Generally, data collection devices can be thought of as falling into three classes, fixed, mobile, and handheld. Fixed devices are generally incorporated into stationary objects such as point of sale systems (examples include transaction terminals and image kiosks) and walls (examples include RFID tracking devices). Mobile devices generally have similar electronic configurations to fixed devices, but are mechanically designed to be mounted on movable objects, such as carts and fork lifts. Finally, hand held devices are designed to be carried around by a user (examples include portable data terminals (PDTs), and bar code scanners).
Many handheld and mobile class devices are utilized in environments wherein the lighting is less than ideal. For example, one industry where data collection devices are popular is package delivery. Delivery persons are often called upon to utilize portable data collection devices in poorly illuminated areas such as the back of delivery trucks. Another industry that extensively utilize data collection devices is the warehousing industry where workers area often in dimly lit areas for much of their shifts. The classic solution in these and other industries is to carry a flashlight in addition to the data collection device. This can be cumbersome where additional items are also being carried, such as packages. The present inventors have recognized a need for a more user friendly solution to illuminating dark areas.
BRIEF DESCRIPTION OF THE DRAWINGS
An understanding of certain embodiments of the present invention can be gained from the following detailed description of said embodiments taken in conjunction with the accompanying drawings of which:
FIG. 1 is an isometric view of a PDT in accordance with an embodiment of the present invention.
FIG. 2 is an isometric view of a PDT in accordance with an embodiment of the present invention.
FIGS. 3a through 3d are views of stylus in accordance with an embodiment of the present invention.
FIG. 4 is an exploded view of a PDT in accordance with an embodiment of the present invention.
FIG. 5 is a block diagram of a PDT in accordance with an embodiment of the present invention.
FIG. 6 is a circuit diagram of a stylus system in accordance with an embodiment of the present invention.
Reference will now be made in detail to embodiments of the present invention, examples of which are illustrated in the accompanying drawings, wherein like reference numerals refer to like elements throughout. It is to be noted that an element number followed by a letter generally indicates multiple occurrences of elements that are similar in structure and/or function. Further, the use of an italicized "n" associated with an element number generally denotes either an unspecified number of instances of such element or a partial or complete grouping of such elements--the meaning of which is to be drawn from the context of such use.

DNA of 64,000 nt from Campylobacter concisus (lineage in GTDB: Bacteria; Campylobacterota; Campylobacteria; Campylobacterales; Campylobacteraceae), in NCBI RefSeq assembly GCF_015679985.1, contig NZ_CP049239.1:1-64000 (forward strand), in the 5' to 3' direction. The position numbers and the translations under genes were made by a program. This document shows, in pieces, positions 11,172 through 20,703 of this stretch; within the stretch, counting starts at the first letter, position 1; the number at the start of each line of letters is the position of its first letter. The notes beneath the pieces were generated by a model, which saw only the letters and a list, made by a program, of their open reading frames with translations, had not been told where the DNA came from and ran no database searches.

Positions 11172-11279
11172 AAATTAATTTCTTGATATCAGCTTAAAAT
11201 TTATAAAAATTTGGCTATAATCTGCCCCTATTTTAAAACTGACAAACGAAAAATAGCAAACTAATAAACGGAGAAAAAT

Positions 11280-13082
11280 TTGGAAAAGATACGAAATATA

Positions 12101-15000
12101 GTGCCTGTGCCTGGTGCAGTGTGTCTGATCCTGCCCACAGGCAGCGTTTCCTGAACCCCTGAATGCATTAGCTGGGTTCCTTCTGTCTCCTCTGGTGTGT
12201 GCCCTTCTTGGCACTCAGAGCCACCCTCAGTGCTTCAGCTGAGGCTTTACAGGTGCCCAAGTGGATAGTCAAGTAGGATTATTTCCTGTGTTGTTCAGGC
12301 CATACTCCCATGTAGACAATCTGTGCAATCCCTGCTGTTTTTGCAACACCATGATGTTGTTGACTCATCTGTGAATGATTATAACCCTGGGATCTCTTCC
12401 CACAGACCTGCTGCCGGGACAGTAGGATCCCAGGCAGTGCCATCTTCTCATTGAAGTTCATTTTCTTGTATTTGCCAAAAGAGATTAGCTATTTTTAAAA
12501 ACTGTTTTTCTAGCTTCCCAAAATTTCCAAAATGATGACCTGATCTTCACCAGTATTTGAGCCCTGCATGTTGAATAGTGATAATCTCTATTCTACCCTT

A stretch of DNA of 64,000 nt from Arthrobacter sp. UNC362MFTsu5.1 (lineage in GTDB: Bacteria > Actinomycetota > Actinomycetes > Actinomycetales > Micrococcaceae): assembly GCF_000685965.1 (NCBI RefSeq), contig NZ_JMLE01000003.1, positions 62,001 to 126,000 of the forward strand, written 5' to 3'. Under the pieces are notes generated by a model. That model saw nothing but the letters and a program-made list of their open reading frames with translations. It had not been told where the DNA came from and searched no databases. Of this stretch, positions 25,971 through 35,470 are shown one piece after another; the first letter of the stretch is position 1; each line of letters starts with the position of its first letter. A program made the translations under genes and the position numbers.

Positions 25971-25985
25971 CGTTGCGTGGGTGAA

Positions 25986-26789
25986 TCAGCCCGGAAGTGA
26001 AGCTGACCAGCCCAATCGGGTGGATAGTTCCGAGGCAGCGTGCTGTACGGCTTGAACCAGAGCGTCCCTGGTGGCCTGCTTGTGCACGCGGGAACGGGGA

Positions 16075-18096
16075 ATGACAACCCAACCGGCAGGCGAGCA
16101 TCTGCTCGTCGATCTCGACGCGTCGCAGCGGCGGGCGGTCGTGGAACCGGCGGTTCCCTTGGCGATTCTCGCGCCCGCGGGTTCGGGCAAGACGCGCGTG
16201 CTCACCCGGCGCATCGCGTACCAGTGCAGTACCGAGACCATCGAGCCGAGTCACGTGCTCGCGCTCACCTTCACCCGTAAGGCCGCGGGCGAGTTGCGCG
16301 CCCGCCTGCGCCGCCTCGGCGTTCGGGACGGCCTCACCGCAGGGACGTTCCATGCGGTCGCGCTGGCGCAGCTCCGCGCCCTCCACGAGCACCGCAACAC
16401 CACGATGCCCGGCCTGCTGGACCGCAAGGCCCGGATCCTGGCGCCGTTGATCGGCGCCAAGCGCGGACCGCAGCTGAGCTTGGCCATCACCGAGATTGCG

FIGS. 1 and 2 illustrate a portable data terminal (PDT) in accordance with an embodiment of the present invention. PDTs generally integrate a mobile computer, one or more data transport paths and one or more data collection subsystems. The mobile computer portion is generally similar to known touch screen consumer oriented portable computing devices (e.g. "Pocket PCs" or "PDAs"), such as those available from PALM, HEWLETT PACKARD, and DELL. The data transport paths include wired and wireless paths, such as 802.11, IrDA, BLUETOOTH. RS-232, USB. CDMA. GSM (incl. GRPS), and so forth. The data collection subsystem generally comprises a device that captures data from an external source, for example, touches, keystrokes, RFID signals, images, and bar codes. PDTs further distinguish from consumer oriented portable computing devices through the use of "industrial" components integrated into a housing that provide increased durability, ergonomics, and environmental independence over consumer oriented devices. Additionally, PDTs tend to provide improved battery life by utilizing superior batteries and power management systems. PDTs are available from several sources, including the assignee of the present application: HAND HELD PRODUCTS, INC.
FIG. 1 is an isometric view of a PDT 100 in accordance with an embodiment of the present invention. The PDT 100 utilizes an elongated water resistant housing the top half 102 of which is clearly illustrated in FIG. 1. The housing supports a variety of components, including: a battery (not illustrated); a touch screen 106 (generally comprising a LCD screen under a touch sensitive panel); a keypad 108 (including a scan button 108a); a scan engine (not illustrated): and a data/charging port 112 (see FIG. 2). The scan engine may comprise, for example, one or more of an image engine, a laser engine or an RFID engine (the present description will assume the use of an image engine). The scan engine, generally located near a top end 110 of the PDT 100, has a scan zone 101 within which a data carrier, such as a 1-D or 2-D barcode, may be sensed. The data/charging port 112 typically comprises a proprietary mechanical interface with one set of pins or pads for transmitting and receiving data (typically via a serial interface standard such as USB or RS-232) and a second set of pins or pads for receiving power for operating the system and/or charging the battery. The data charging port is generally located near a bottom end 111 of the PDT 100.